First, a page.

pT14790(74.7)656(56.9) 514(57.0)514(57.0)
pT21622(25.3)497(43.1) 387(43.0)387(43.0)
Nodal status <0.001 n.s.
pN04904(76.5)791(68.6) 646(71.7)646(71.7)
pN+ (1–3 LN)1508(23.5)362(31.4) 255(28.3)255(28.3)
Tumor stage <0.001 n.s.
T1N03860(60.2)492(42.7) 395(43.8)395(43.8)
T2N01044(16.3)299(25.9) 251(27.9)251(27.9)
T1N1930(14.5)164(14.2) 119(13.2)119(13.2)
T2N1578(9.0)198(17.2) 136(15.1)136(15.1)
Resection status n.s. n.s.
R05769(98.1)922(98.2) 812(98.5)740(98.5)
R1/R2112(1.9)17(1.8) 12(1.5)11(1.5)
[unknown]531(8.2)214(18.5) 77(8.5)150(16.6)
Grade <0.001 n.s.
G11248(19.9)98(9.1) 77(8.5)77(8.5)
G23610(57.6)684(63.6) 599(66.5)599(66.5)
G3/41411(22.5)294(27.3) 225(25.0)225(25.0)
Hormone receptor
negative613(9.8)135(12.0) 818(90.8)818(90.8)
Chemotherapy n.s. n.s.
no4581(71.4)855(74.2) 660(73.3)660(73.3)
yes1831(28.6)298(25.8) 241(26.7)241(26.7)
Endocrine therapy <0.001 n.s.
no3076(48.0)651(56.5) 485(53.8)485(53.8)
yes3336(52.0)502(43.5) 416(46.2)416(46.2)
* Percentages of the presented subcategories are related to the sum of each item with available data; missing values are not taken into account. Hormone receptor positive: estrogen and/or progesterone positive (>1%). BCS: breast conserving surgery, RT: radiotherapy, n.s.: not significant.
Table 2. Cumulative incidence of local recurrences (LR) and lymph node recurrences (LNR) and Kaplan-Meier estimates of distant recurrence-free survival (DRFS) and overall survival (OS) for patients of the different cohorts. BCS + RT: breast-conserving surgery with postoperative radiotherapy; Mastectomy: mastectomy without radiotherapy; y: years.
Table 2. Cumulative incidence of local recurrences (LR) and lymph node recurrences (LNR) and Kaplan-Meier estimates of distant recurrence-free survival (DRFS) and overall survival (OS) for patients of the different cohorts. BCS + RT: breast-conserving surgery with postoperative radiotherapy; Mastectomy: mastectomy without radiotherapy; y: years.
Outcome Treatment Modality Entire CohortCase Control Cohort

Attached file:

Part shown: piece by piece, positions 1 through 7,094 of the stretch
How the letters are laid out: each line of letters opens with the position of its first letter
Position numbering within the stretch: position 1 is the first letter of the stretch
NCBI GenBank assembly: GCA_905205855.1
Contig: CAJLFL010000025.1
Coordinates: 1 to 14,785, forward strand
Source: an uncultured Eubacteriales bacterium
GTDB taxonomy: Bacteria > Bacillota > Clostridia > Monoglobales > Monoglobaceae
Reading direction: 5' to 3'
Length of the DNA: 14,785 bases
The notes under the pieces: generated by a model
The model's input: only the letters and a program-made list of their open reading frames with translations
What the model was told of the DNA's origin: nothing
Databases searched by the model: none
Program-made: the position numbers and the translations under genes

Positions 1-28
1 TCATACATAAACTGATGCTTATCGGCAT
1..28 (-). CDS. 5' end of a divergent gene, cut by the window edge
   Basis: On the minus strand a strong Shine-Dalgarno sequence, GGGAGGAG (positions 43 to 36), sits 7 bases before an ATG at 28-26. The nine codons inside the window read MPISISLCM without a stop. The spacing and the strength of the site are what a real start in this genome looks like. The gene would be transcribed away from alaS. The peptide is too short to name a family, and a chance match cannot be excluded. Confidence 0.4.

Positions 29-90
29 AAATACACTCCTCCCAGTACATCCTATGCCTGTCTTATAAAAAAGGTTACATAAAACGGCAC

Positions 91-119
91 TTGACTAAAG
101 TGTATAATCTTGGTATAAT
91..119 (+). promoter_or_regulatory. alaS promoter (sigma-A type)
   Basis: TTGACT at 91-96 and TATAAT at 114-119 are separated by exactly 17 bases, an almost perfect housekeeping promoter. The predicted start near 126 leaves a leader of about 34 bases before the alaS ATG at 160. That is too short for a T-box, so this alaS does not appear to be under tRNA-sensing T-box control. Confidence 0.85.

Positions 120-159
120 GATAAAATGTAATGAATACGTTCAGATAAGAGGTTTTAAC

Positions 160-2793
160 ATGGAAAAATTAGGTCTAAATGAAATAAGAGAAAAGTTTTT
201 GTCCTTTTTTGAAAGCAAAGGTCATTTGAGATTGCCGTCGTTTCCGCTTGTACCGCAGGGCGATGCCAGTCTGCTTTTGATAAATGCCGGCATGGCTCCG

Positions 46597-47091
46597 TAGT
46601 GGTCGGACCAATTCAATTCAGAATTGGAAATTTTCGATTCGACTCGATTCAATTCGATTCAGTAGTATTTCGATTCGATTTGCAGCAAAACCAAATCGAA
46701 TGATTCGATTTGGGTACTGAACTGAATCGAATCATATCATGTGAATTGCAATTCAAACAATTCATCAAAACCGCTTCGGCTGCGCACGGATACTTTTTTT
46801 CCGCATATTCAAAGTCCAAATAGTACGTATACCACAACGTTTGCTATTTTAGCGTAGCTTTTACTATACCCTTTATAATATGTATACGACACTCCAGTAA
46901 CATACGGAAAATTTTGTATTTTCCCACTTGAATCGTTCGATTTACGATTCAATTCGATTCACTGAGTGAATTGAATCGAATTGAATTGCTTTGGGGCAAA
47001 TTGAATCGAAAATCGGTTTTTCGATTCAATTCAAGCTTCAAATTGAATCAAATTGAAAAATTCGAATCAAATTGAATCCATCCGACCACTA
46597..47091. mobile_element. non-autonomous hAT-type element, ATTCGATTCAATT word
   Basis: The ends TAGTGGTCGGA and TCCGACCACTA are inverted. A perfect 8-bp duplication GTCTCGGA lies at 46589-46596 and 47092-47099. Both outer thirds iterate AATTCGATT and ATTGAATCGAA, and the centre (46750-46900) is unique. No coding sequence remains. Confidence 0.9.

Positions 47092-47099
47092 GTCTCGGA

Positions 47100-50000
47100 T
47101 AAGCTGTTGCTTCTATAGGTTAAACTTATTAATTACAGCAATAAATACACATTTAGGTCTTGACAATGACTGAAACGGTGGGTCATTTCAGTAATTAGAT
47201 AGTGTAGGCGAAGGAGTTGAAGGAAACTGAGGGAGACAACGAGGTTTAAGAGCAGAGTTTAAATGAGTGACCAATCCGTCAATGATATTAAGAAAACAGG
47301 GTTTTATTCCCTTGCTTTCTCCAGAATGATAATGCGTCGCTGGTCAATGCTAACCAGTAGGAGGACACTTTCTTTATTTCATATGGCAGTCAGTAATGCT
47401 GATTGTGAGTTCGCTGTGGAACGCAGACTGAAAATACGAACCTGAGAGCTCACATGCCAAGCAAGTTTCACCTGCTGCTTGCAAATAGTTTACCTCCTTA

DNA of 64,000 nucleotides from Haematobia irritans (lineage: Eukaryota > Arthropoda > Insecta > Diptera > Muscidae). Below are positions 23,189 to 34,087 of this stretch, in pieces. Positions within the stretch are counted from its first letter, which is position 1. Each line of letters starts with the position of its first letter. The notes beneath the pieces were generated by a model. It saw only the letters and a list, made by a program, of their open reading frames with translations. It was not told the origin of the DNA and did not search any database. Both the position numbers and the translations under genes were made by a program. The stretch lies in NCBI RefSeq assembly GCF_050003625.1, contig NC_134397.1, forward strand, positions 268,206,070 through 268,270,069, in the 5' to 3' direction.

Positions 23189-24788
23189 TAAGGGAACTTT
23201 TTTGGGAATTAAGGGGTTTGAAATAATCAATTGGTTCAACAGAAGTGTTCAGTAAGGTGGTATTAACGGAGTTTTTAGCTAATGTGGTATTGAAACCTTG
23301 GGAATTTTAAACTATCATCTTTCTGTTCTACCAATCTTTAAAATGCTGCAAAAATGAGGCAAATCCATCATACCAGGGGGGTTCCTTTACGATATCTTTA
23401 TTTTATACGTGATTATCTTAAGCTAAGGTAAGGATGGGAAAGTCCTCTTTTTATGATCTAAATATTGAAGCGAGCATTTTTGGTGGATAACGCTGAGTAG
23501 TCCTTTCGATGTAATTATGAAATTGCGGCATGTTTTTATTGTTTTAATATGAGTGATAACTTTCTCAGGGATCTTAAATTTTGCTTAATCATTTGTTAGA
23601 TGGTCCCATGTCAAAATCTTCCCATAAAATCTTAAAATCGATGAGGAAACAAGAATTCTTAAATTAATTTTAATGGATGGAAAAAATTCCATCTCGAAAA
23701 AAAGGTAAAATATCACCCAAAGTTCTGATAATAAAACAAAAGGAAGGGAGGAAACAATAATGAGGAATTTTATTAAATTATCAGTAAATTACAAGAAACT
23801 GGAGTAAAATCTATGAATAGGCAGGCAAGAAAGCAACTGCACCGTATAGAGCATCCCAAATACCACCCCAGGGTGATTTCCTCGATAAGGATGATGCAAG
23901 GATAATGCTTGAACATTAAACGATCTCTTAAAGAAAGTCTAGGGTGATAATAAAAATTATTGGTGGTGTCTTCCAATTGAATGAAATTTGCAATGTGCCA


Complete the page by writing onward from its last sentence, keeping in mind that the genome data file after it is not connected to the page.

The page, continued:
Diagnosis 1998–2014Diagnosis 1998–2014
7565 Patients1802 Patients
5 y
10 y
p5 y
10 y
LR <0.001 0.025
BCS + RT3.28.2 4.69.4
Mastectomy5.012.6 4.812.9
LNR <0.001 <0.001
BCS + RT0.92.2 0.72.0
Mastectomy2.65.7 2.55.8
DRFS <0.001 0.013
BCS + RT94.590.2 93.889.4
Mastectomy92.084.8 93.185.5
OS <0.001 <0.001
BCS + RT95.286.7 93.885.3
Mastectomy90.577.6 92.279.3
Table 3. Multivariable Cox regression analysis for local recurrence free survival.
Table 3. Multivariable Cox regression analysis for local recurrence free survival.
VariableEntire Cohort (n = 7565)
Local Recurrence Free Survival
Case Control Cohort (n = 1802)
Local Recurrence Free Survival
Hazard Ratio
95% CIp-ValueHazard Ratio
95% CIp-Value
Local therapy <0.001 0.013
BCS + RT1 1
Mastectomy1.4761.164-1.872 1.5171.092–2.108
Age at diagnosis <0.001 <0.001
<40 years1 1
40–49 years0.9310.671–1.291 0.8020.475–1.353
50–59 years0.5210.370–0.732 0.3090.172–0.554
60–69 years0.3930.274–0.565 0.3600.199–0.651
≥70 years0.3570.228–0.561 0.1680.075–0.379
Tumour stage <0.001 0.020
T1N01 1
T2N01.1770.899–1.541 0.9160.584–1.434
T1N11.1470.855–1.538 1.0140.601–1.712
T2N12.0911.565–2.795 1.9691.204–3.220
Resection status 0.604 0.330
R01 1
R1/R20.8080.360–1.812 1.7730.560–5.618
Grade <0.001 0.320
G11 1
G22.0631.438–2.959 1.7190.821–3.599
G3/42.4151.619–3.601 1.5260.676–3.444
Hormone receptor 0.012 0.104
positive1 1
negative1.4661.087–1.975 1.5750.911–2.721
Chemotherapy 0.402 0.462
yes1 1
no 1.1100.870–1.417 1.1720.768–1.789
Endocrine therapy 0.382 0.955
yes 1 1
no0.8080.360–1.812 1.0100.706–1.447
Table 4. Multivariable Cox regression analysis for lymph node recurrence-free survival (LNRFS).
Table 4. Multivariable Cox regression analysis for lymph node recurrence-free survival (LNRFS).
VariableEntire Cohort (n = 7565)
Lymph Node Recurrence-Free Survival (LNRFS)
Case Control Cohort (n = 1802)
Lymph Node Recurrence-Free Survival (LNRFS)
Hazard Ratio
95% CIp-ValueHazard Ratio
95% CIp-Value
Local therapy <0.001 0.013
BCS + RT1 1
Mastectomy2.4421.675–3.560 1.5171.092–2.108
Age at diagnosis 0.025 0.030
<40 years1 1